CHAPTER VIII
INTERPRETATION OF LIFE. -- I. DIDO

Strong and fierce in the heart, Dear,
With -- more than a will -- what seems a power
To pounce on my prey, love outbroke here
In flame devouring and to devour.
Such love has laboured its best and worst
To win me a lover; yet, last as first,
I have not quickened his pulse one beat,
Fixed a moment's fancy, bitter or sweet:
Yet the strong fierce heart's love's labour's due,
Utterly lost, was -- you! -- BROWNING.

OVID tells us that no part of the Aeneid was so popular as the episode of Dido1. Though he makes this statement in self-defence we may well believe him in view of the abiding attraction of the story. Macrobius says that for centuries painters, sculptors, and workers in embroidery had turned to Dido, as if the only subject in which beauty was to be found, while the very actors had never ceased to tell her sorrows in dance and songs2. Augustine himself confesses that he wept to read of Dido and 'how she slew herself for love,' and he links her story with ipsius umbra Creusae3. And to-day there are still those who maintain that 'what touch of human interest the Aeneid can claim it gains from the romance of Dido4.' That Dido has ruined the character of Aeneas with nine-tenths of his readers is the admission of one of Virgil's most sympathetic critics, who proceeds to ask the pertinent question whether the poet failed to see what his readers have seen, and why,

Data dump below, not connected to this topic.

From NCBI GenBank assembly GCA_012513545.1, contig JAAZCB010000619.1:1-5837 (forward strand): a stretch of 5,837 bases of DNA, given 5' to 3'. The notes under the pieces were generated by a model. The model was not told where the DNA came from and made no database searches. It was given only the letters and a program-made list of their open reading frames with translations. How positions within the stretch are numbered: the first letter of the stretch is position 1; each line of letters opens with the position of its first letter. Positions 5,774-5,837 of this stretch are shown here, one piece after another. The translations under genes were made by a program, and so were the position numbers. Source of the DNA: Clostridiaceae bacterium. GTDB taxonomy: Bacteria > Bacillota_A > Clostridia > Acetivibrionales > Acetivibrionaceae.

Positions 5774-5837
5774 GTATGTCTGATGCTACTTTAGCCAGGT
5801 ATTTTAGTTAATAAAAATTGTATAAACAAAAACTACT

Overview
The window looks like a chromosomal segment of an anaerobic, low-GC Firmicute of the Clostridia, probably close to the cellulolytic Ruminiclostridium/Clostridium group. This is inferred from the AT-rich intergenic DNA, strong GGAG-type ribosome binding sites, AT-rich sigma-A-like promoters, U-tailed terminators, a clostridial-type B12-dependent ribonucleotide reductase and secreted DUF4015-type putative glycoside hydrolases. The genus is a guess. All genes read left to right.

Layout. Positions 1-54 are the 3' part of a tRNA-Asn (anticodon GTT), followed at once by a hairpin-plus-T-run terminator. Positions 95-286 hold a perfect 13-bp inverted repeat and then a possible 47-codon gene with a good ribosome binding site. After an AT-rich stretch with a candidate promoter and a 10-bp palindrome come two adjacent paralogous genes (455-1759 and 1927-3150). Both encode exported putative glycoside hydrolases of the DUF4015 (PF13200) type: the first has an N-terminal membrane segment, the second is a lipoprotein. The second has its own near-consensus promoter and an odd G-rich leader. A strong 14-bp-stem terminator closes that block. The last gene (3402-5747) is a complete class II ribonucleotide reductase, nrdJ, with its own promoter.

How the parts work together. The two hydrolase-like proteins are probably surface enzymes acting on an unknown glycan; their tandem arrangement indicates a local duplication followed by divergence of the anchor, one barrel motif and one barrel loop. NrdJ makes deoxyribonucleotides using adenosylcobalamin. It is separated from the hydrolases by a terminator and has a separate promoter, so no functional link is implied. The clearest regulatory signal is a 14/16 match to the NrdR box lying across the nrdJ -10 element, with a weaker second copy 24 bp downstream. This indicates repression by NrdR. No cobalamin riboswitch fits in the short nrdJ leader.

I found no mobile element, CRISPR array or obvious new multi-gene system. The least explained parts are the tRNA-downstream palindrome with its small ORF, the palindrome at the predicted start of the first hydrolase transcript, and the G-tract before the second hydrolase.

____________________
1
Ovid, Tristia, ii. 533.
2
Macrobius, Sat. v. 17. 5-6 tanquam unico argumento decoris.
3
Augustine, Conf. i. 13. 21.
4
Bernard Bosanquet, History of Aesthetic, p. 88.

-160-

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